Not familiar with TuneCore Fan Reviews? Here’s how it works:

1. Before or after you distribute music through your TuneCore account, you can purchase Fan Reviews reports for as many songs as you want.

2. There are three reports to choose from, and each offers a different number of reviews and data points. See examples of Starter, Enhanced, and Premium Reports.

3. Every track submitted to TuneCore Fan Reviews is fed randomly and in real-time to reviewers.  They’re then asked to rate it and give honest feedback.

4. The reviews and ratings are analyzed by semantic technologies and compared against other tracks that have already been processed through TuneCore Fan Reviews, resulting in your detailed report.

5. When the report comes back in, you’ll be able to read it right in your TuneCore account, or download a PDF version.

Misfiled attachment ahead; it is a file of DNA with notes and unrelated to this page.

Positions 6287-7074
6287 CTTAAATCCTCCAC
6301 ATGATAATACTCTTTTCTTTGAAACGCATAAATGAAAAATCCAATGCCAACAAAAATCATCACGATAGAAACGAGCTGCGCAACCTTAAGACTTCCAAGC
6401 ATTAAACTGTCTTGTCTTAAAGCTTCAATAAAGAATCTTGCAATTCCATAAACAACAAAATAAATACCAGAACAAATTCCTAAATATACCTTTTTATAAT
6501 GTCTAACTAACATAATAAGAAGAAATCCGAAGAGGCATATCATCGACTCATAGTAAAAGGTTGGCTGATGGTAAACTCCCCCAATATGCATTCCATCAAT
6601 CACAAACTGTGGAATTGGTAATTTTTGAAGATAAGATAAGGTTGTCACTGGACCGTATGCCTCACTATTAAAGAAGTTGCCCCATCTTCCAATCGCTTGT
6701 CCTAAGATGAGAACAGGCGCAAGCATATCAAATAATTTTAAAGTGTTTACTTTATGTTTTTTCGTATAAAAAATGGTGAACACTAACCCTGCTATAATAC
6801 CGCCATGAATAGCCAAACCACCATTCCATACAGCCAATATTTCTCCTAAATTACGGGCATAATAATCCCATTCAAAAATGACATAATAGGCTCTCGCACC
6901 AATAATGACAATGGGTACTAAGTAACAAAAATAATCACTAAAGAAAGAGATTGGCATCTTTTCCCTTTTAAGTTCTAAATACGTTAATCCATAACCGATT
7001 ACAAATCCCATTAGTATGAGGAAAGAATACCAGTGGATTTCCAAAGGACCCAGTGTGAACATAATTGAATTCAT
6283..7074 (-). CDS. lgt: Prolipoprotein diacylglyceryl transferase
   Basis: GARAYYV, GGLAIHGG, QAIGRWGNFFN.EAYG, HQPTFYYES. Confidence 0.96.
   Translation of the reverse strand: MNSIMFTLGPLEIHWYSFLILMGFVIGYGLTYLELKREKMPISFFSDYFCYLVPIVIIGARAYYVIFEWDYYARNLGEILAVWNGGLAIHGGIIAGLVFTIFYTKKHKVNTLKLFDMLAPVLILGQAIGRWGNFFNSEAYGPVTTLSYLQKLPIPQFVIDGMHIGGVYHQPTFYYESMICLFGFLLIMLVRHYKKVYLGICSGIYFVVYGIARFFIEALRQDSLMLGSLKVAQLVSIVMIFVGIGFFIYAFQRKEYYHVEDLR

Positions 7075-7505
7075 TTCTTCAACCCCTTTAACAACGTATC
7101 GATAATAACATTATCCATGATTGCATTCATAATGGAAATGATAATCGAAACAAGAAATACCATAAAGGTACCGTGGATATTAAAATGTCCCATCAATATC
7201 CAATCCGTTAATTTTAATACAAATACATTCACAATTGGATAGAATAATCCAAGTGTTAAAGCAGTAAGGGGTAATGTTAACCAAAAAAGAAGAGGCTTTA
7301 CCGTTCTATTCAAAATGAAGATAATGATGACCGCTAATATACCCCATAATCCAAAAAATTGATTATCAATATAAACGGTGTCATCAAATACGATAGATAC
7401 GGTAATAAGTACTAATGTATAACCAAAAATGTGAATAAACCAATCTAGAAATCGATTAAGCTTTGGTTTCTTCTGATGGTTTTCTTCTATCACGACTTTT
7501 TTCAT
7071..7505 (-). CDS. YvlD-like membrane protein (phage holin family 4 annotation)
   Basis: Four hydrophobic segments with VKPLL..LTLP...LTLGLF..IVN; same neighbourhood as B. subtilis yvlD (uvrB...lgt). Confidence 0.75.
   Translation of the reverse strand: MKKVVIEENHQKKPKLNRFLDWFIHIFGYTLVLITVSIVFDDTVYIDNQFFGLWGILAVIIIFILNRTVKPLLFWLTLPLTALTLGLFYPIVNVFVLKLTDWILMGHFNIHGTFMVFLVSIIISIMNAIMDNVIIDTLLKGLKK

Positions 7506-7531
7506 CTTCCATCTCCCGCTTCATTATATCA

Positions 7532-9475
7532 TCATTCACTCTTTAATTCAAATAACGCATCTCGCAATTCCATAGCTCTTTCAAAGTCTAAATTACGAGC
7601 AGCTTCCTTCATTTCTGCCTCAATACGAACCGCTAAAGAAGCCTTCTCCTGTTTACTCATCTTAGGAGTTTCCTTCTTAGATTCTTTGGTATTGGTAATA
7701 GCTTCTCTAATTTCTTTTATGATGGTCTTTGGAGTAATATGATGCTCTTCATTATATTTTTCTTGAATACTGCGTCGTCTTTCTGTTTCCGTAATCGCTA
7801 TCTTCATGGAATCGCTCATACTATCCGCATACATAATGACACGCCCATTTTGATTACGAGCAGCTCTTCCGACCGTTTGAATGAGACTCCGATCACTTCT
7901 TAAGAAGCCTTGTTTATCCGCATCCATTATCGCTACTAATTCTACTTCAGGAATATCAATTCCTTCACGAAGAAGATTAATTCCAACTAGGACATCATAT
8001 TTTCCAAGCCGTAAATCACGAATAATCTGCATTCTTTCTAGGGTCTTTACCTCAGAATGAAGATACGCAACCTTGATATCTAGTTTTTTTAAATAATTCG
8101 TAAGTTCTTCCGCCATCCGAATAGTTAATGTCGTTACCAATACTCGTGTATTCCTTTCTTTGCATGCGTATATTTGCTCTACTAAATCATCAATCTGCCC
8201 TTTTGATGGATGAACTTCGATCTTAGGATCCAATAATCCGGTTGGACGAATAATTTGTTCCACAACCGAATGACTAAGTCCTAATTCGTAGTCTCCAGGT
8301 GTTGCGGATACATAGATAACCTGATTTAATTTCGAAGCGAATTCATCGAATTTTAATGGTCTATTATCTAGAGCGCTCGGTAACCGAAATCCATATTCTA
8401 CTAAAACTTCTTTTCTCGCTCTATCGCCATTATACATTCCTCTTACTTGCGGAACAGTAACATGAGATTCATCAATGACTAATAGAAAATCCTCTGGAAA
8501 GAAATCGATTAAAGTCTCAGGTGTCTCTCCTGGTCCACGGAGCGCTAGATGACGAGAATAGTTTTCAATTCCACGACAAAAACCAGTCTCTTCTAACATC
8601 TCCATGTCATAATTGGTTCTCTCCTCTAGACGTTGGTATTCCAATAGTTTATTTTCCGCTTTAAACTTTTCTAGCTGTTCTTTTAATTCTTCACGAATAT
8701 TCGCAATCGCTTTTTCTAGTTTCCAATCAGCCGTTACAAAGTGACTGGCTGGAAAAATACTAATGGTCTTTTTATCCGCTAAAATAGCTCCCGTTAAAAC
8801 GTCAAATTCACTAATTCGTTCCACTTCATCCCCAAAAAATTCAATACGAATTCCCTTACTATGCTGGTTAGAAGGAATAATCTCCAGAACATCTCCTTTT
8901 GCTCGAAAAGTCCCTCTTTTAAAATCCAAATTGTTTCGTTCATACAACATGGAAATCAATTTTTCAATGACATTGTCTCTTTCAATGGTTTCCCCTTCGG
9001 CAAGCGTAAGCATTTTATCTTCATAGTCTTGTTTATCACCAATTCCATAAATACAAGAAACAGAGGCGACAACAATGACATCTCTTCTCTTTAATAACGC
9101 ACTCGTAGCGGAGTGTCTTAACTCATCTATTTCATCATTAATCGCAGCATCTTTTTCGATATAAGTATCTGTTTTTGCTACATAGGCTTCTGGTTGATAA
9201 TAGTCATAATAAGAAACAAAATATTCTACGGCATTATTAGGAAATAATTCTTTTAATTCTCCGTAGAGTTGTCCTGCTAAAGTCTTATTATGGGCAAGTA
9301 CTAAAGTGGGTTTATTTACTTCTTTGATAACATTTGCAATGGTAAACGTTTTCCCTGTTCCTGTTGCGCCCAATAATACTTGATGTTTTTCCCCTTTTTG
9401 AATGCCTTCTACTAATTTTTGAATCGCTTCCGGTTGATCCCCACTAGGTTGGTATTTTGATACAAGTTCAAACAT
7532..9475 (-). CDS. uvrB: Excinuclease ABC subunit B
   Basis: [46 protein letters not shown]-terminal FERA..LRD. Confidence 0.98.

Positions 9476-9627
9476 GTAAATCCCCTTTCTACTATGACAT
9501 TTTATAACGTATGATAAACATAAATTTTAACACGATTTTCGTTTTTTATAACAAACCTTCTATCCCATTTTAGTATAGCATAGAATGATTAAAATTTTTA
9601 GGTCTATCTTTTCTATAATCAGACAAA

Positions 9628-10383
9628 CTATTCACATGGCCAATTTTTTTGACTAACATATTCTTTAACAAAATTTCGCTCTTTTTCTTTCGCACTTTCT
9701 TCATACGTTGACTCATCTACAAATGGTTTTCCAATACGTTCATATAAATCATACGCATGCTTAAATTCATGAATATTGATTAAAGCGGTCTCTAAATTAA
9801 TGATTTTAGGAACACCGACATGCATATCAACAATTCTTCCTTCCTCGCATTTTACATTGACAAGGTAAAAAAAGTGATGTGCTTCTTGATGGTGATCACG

If you’re looking to improve your music and grow your career, TuneCore Fan Reviews can give you both analytics and insight to show you what’s working.

Head over to our site to learn more about TuneCore Fan Reviews and start collecting some data!

New Music Friday: May 19, 2017

TuneCore Artists are releasing tons of new music every day. Each week we check out the new TuneCore releases and choose a few at random to feature on the blog.

Is your hit next?

Follow Music Made Me – a Spotify playlist that’s updated every Friday with new releases from TuneCore Artists – stream it below!


You And Me Today (Acoustic)
Kelly McGrath

Singer/Songwriter, Country


Nerds By Nature (The Remixes)
Pegboard Nerds

Dance, Electronic


I Heard It Through the Grapevine
Joe Alterman

Jazz, R&B/Soul


Bodyguard
The I.L.Y.’s
Rock


No Moment But Now
Wendy Colonna

Singer/Songwriter, Folk


The Realness
The Pheels

R&B/Soul, Alternative


The Blame
Sam Grow

Country


Voodoo Love
Red Rosamond

Alternative, Pop


Better Places (feat. NVDES)
Pierce Fulton

Electronic, Alternative


Working Title
Mt. Eddy

Alternative


Dreams > Dollars
Maggie Rose

Pop, Country


Orion
David Archuleta

Pop, Singer/Songwriter


Faze Me
Anya Marina 

Singer/Songwriter, Pop


Bimmer
Ishmael Raps

Hip Hop/Rap


AmeriBLAKKK
F.Y.I.

Hip Hop/Rap, R&B/Soul


Oh No
Hannah & Maggie

Folk, Pop


Passionfruit
Noora

Pop, R&B/Soul